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Preventing unintentional injuries among under-15s: police, fire and rescue services – home, off-road cycle and firework safety

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Unintentional injuries among under-15s

About

What is covered

This interactive flowchart covers recommendations on preventing unintentional injuries among children and young people aged under 15 including those who belong to vulnerable groups. In some cases, they may also benefit parents, carers and the wider population.
The recommendations cover:
  • strategy, regulation, enforcement, surveillance and workforce development to prevent such injuries in the home, on the road and in outdoor play and leisure environments
  • home safety assessments and the supply and installation of home safety equipment, either delivered separately or together, plus any supporting education and advice
  • road design and modification to encourage 20 miles per hour (mph) speed limits and other engineering measures to reduce speed generally or make routes safer.
The recommendations are for all those involved in preventing unintentional injuries among under-15s including those working in the public, private, community and voluntary sectors.

Updates

Updates to this interactive flowchart

13 January 2016 Preventing unintentional injury in under 15s (NICE quality standard 107) added.

Unintentional injuries

The term 'unintentional injuries' is used rather than 'accidents' as: 'most injuries and their precipitating events are predictable and preventable'Davis R, Pless B (2001) BMJ bans 'accidents'. Accidents are not unpredictable. BMJ 322: 1320-21.. The term 'accident' implies an unpredictable and, therefore, unavoidable event.

Outdoor play and leisure

Children and young people learn, develop and mature when playing and taking part in activities that challenge them. Their participation in regular physical activity and outdoor play and leisure is important for their growth, development and general health and wellbeing – in both the short and long term. (For example, it can help reduce the risk of obesity and cardiovascular disease.)
The type of hazards encountered during outdoor activities will vary for different age groups and according to where they take place. Likewise, the factors to be considered when addressing and balancing risks and benefits will also differ. For example, where children and young people go off-road cycling will vary, depending on their age and experience: younger children are most likely to cycle in gardens and parks, while older children and young people may get involved in activities such as BMX racing or mountain biking.
This recommendation covers preventive activities at the strategic level. This does not imply that they are the only actions that could be taken to prevent unintentional injuries outdoors and during play and leisure.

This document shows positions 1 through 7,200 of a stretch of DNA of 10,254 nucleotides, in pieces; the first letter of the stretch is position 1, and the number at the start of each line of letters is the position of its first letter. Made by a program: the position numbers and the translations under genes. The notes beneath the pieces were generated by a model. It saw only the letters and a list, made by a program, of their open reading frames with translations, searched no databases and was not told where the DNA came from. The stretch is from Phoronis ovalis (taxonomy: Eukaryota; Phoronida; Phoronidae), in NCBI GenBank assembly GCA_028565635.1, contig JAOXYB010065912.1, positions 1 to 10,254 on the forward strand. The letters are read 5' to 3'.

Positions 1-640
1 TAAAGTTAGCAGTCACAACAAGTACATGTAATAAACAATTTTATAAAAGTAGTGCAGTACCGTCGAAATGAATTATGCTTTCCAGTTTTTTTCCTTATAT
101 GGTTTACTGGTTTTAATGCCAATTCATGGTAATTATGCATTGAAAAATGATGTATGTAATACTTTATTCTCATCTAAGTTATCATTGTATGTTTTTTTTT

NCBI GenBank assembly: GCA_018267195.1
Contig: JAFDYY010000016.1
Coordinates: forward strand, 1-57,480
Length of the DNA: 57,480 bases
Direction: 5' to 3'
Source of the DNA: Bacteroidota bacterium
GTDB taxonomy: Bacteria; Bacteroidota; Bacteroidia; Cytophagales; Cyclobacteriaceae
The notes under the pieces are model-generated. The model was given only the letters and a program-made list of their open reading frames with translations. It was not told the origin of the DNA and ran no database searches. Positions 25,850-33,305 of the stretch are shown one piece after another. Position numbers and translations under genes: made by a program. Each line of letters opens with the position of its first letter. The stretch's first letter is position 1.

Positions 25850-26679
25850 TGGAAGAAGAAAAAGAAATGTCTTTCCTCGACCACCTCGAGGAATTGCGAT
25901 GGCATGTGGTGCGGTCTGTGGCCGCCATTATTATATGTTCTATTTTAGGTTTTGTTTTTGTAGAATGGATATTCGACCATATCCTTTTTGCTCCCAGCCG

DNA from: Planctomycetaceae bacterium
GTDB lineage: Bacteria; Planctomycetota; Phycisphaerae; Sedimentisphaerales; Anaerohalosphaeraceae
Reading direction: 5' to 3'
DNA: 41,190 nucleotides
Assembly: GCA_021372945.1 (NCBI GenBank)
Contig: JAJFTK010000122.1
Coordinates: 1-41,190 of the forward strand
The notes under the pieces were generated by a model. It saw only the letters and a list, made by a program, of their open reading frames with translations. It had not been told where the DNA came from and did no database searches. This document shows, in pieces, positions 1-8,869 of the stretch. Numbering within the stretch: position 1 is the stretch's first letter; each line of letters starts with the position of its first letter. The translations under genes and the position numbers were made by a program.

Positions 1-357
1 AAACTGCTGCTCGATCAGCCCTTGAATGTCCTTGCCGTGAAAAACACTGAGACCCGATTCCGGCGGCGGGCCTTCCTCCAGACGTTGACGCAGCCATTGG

Short Text

Everything NICE has said on preventing unintentional injuries among children and young people aged under 15 in an interactive flowchart

What is covered

This interactive flowchart covers recommendations on preventing unintentional injuries among children and young people aged under 15 including those who belong to vulnerable groups. In some cases, they may also benefit parents, carers and the wider population.
The recommendations cover:
  • strategy, regulation, enforcement, surveillance and workforce development to prevent such injuries in the home, on the road and in outdoor play and leisure environments
  • home safety assessments and the supply and installation of home safety equipment, either delivered separately or together, plus any supporting education and advice
  • road design and modification to encourage 20 miles per hour (mph) speed limits and other engineering measures to reduce speed generally or make routes safer.
The recommendations are for all those involved in preventing unintentional injuries among under-15s including those working in the public, private, community and voluntary sectors.

Updates

Updates to this interactive flowchart

13 January 2016 Preventing unintentional injury in under 15s (NICE quality standard 107) added.

Sources

NICE guidance and other sources used to create this interactive flowchart.
Preventing unintentional injury in under 15s (2016) NICE quality standard 107

Quality standards

Preventing unintentional injury in under 15s

These quality statements are taken from the preventing unintentional injury in under 15s. The quality standard defines clinical best practice for preventing unintentional injury in under 15s and should be read in full.

Quality statements

Coordinating action to prevent unintentional injuries

This quality statement is taken from the preventing unintentional injury in under 15s quality standard. The quality standard defines clinical best practice in preventing unintentional injury in under 15s and should be read in full.

Quality statement